Everton F.C.: The annual meeting of 1944


June 16, 1944
Three in one dividend?
One of the main reasons why Everton Football Club did not pay a dividend this year was because the cost of the vouches and sending of them would have been more than the sum total of the dividends.

But …. the shareholders will lose nothing. As I forecast some weeks ago, the directors have in mind a plan, which, with the contest of the shareholders, will bring three years’ dividends in one next year. This was done a year ago, but now dividends for 1943 and 1944 are in hand. Mr. Bill Gibbins, the chairman, and Mr. W.R. Williams revealed this idea at last night’s annual meeting of the club, which was one of the shortest on record.

The meeting lasted only 17 minutes, and only one question was asked. This came from Mr. Alex Lomax, who wanted to know what the directors intended doing with the sum of £253 standing in the balance-sheet as “unclaimed dividends”. Mr. Lomax suggested that it might be given to charities. The unclaimed dividends actually increased by £37 in the last year, and I can assure all shareholders that they would be helping the club by putting in their claims right away. My advice is for all shareholders to pick up this idle money and make use of it.

Sound Position.
That the Everton club is in a sound financial position was emphasised by Mr. Gibbins, who said that with amounts being written off each year for depreciation in a few years’ time the high stands, buildings and property would stand at about a pound in the balance-sheet. Our last playing season was hardly as good as we would have wished,” said Mr. Gibbins, “but accidents to players and representative match calls contributed to that. “Lawton and Mercer were each taken for 16 international of Services matches, Stevenson for six, and Tommy Jones for three, while we were deprived of the services of Stevenson, Tommy Jones, Billy Lowe, and Tatters for long periods because of broken limbs.

“However, we discovered several promising young players who give us valuable service later on –players like Grant – a great player in the making – Lowe, Wainwright, Tatters and Doyle. “We could have shown a good profit, but the directors preferred to pay out the £5,243 in benefits to players, and I think it was a good policy. The Benefits were debts of honour, and they will make the younger players realise that Everton, at any rate, keeps faith with its players.”

Accounts showing a loss of £2,466 were adopted the three retiring directors –Messrs Bill Gibbins, G. Evans, and W.R. Williams – were re-elected unopposed; Messrs T. Theo Rogers, Bowler and Co were re-appointed auditors, and Mr. Albert “Alf” Denaro paid high tribute to the good work of the directors and Secretary Mr. Theo Kelly. Mr. Gibbins added a word for Mr. Kelly and his staff. “Mr. Kelly is back on full-time employment with the club,” said Mr. Gibbins, “and believe me he is giving his all to the club.”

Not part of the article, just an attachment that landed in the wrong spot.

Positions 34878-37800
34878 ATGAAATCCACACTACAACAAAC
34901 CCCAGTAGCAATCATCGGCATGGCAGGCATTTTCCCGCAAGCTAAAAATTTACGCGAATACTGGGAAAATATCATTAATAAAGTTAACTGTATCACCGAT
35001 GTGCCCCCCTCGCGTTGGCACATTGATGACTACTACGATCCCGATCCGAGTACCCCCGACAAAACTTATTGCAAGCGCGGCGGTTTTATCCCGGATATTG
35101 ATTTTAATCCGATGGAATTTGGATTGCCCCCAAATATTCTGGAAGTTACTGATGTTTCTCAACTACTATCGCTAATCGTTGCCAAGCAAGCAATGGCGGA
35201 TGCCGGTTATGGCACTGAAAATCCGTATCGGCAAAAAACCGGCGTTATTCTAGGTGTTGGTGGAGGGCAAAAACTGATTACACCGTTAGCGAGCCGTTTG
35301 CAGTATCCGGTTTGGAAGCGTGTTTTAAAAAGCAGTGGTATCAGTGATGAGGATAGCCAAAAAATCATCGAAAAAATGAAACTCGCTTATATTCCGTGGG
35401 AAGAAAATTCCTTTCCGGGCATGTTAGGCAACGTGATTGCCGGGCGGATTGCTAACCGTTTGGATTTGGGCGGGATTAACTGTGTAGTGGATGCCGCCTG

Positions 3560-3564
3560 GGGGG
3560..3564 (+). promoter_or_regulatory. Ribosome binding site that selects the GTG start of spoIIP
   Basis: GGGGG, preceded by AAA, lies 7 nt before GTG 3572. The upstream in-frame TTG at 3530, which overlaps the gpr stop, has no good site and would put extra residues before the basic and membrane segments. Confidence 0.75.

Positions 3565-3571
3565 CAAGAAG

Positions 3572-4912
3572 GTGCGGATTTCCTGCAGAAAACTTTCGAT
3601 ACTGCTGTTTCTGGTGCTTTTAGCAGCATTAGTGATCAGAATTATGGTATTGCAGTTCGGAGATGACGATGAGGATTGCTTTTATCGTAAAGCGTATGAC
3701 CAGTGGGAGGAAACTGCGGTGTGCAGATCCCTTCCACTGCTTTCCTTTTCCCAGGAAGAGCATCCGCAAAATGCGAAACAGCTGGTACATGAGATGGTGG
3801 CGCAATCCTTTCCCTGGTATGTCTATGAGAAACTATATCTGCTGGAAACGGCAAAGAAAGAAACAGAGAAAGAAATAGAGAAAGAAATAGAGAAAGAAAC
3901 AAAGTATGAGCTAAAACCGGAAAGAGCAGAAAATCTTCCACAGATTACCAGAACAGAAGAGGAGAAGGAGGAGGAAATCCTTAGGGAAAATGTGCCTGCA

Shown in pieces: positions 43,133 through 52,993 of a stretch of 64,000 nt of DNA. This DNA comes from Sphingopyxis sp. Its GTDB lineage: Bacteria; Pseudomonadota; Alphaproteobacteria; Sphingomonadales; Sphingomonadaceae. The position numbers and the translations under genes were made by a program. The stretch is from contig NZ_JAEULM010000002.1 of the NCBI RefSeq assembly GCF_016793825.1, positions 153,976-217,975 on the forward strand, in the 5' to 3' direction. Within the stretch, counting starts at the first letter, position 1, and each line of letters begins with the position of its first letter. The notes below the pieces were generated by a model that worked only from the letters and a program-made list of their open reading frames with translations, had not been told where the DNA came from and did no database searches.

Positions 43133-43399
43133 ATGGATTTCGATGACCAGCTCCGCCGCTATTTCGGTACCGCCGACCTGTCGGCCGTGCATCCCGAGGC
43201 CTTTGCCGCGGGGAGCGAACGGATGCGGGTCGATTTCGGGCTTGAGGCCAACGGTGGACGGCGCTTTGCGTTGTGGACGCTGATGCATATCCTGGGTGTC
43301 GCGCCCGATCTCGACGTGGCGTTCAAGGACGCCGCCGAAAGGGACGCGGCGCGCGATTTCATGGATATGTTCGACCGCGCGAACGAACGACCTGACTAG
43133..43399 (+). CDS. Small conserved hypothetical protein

The one sad note at the meeting was the chairman’s reference to the sad loss the club had sustained in the deaths on active service of two young players – Billy Sumers, and Brian Atkins.
(Evening Express: June 17, 1944)

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‘Not entirely pleased”
Everton’s F.C.’s annual meeting, which was held at the Law. Association rooms last night, Mr. Gibbins, the chairman, said: “We are not entirely pleased with the balance-sheet, for we lost money, but there were extenuating circumstances.  We could have showed Profit had we not decided to pay players their benefits. This took sum (£5,245), but I am sure will reap the benefit.

The directors also decided to defer the payment a dividend until next year.   As regards the playing side of the club.”  Mr. Gibbins. ”we had misfortune in injuries to Lowe, the outside right who broke his leg when showing excellent promise.  Alex Stevenson and T.G. Jones.  Had not Jones been injured we might have gone further in the Lancashire Cup than we did.”  “The calls by Service teams and international were exceptionally heavy Lawton and Mercer were called upon sixteen times and T.G. Jones three.  Futhermore we had great difficulty in getting first class guest players.  As against that we had made one or two discoveries.”

The retiring directors, Messrs,  W.C. Gibbins, G. Evans, and W.R. Williams, were re-elected.
(Liverpool Daily Post: June 17, 1944)

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